In periods of recession it is only to be expected that families look carefully at their household budgets to ascertain where they can find savings. Charities are all too aware that they may well lose out, for much as their cause may still be supported, the opportunity to save a few pounds in a time of tight economic circumstances can be a more powerful motivation.
In the account of Israel's travails in the wilderness in the latter chapters of Numbers, we read about offerings in kind brought to the sanctuary by the Israelites, personal possessions of some value to their donors. It reminds us, in an echo that resonates down the generations, of two important things: first, we all possess much more these days than we need, and second that if we can find it in ourselves to give our material things, it is but a small step forward to give an even greater gift, our time and ourselves.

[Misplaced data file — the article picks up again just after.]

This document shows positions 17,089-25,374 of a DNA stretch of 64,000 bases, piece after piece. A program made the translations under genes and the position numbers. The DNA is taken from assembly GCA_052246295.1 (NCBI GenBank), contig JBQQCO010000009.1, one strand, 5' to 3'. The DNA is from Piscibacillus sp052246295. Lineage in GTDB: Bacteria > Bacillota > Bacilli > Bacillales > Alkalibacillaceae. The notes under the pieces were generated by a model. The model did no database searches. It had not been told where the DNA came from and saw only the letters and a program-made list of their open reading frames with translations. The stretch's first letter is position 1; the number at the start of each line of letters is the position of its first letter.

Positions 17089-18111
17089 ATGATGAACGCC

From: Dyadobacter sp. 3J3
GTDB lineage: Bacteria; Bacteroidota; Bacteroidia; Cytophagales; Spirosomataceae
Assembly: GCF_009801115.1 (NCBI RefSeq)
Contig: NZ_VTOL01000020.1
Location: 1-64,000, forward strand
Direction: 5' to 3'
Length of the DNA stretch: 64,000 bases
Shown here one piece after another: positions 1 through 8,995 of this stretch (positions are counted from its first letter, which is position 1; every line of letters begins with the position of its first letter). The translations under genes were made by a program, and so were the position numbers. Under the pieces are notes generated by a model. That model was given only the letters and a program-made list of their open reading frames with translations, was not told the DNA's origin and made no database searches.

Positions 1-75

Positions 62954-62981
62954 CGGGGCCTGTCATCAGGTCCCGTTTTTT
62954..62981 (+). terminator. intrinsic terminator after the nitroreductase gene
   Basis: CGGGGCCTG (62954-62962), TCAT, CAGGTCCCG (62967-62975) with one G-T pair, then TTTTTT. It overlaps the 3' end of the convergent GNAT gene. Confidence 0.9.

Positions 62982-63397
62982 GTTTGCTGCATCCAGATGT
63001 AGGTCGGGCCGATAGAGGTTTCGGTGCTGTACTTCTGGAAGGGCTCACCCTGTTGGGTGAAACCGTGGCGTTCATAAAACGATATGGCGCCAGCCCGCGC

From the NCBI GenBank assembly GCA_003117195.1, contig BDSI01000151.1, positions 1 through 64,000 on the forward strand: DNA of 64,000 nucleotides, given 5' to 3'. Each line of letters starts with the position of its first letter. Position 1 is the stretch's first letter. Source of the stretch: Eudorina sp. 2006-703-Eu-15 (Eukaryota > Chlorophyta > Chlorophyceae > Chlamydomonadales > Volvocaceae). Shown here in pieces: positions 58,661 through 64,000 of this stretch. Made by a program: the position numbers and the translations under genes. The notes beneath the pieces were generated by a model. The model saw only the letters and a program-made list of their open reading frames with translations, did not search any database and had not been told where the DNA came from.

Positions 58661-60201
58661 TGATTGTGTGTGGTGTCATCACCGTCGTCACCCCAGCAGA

Every rabbi knows that his or her synagogue is what it is in part due to the material generosity of its members, particularly those who have donated lavishly to its maintenance and accoutrements; but a frequent utterance round council tables and dinner tables of active members is the regret that more do not give their time and effort on a day-to-day basis.
The verse from Numbers reminds us that no charitable body can survive without money; and great new institutions like Mitzvah Day remind us that we need to "do" as well as give, and further that if we support our communities by giving our time and physical efforts to their welfare, we strengthen them and give them life, regardless of external economic circumstances.